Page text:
West described his conflict as part of a larger struggle in higher education.
“Its bigger than me,” he told the audience of about 200. “It has to do with city colleges, community colleges and state universities...with narrow patriotism, suspicious of dissent, and vicious forms of bigotry.”
Although West repeated charges he had already made against Summers in the press last winter, he also added a new charge last week. He said that Summer upset him by using profanity in reference to a “conservative professor” whom West said he considers a friend.
West did not mention the name of his colleague, but some speculated he was referring to Kenan Professor of Government Harvey C. Mansfield ’53.
Mansfield denied that he was the professor in question.
“I am a friend of Cornel West’s but I doubt very much that I’m the conservative he was referring to,” he said.
According to the Boston Globe, which first reported the speech, West said that in an October 2001 meeting, Summers questioned his scholarship, asked to monitor his research and requested West’s course records to check for grade inflation.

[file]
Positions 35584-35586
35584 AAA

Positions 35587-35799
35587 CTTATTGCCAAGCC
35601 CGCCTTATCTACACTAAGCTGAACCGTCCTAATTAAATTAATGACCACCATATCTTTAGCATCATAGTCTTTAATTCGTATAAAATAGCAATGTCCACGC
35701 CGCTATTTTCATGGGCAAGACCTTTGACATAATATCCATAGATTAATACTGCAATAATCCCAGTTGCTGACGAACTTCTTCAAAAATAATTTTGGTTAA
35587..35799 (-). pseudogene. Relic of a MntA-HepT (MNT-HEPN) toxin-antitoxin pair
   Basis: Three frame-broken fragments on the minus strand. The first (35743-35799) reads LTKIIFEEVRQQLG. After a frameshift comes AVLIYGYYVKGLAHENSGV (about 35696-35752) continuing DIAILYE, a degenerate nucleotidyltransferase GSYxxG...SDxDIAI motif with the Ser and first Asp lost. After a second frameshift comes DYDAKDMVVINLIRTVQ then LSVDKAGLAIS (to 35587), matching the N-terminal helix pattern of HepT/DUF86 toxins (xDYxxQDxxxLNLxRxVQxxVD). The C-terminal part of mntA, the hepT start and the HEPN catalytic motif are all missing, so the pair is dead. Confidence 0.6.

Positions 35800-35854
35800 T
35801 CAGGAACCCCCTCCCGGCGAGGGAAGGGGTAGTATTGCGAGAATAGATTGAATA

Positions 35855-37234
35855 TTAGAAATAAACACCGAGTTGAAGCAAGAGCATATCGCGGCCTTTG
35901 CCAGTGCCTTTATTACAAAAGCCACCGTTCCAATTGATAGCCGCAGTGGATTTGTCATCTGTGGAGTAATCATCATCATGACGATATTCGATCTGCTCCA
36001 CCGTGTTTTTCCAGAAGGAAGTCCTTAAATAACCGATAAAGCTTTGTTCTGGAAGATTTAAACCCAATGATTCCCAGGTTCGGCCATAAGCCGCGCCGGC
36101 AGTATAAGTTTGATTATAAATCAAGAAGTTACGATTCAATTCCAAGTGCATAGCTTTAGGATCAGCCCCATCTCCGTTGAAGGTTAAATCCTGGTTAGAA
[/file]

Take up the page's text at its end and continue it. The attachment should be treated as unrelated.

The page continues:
West also recalled that Summers called his album, Sketches of My Culture, “an embarrassment to Harvard.”
“I said to myself, I am a free and self respecting black man and I will not put up with that kind of attitude,” West said.
It was after that meeting, West said, that he knew he could not remain at Harvard for long.
West added that Summers charged him with missing weeks of classes and criticized his close association with the Rev. Al Sharpton.
Unlike West, who has publicly described the meeting several times, Summers has not spoken publicly about the conflict.
“I have not talked about the content of that meeting and certainly do not intend to start now,” Summers said in an interview this week.
West could not be reached for comment yesterday.
—David H. Gellis contributed to the reporting of this story.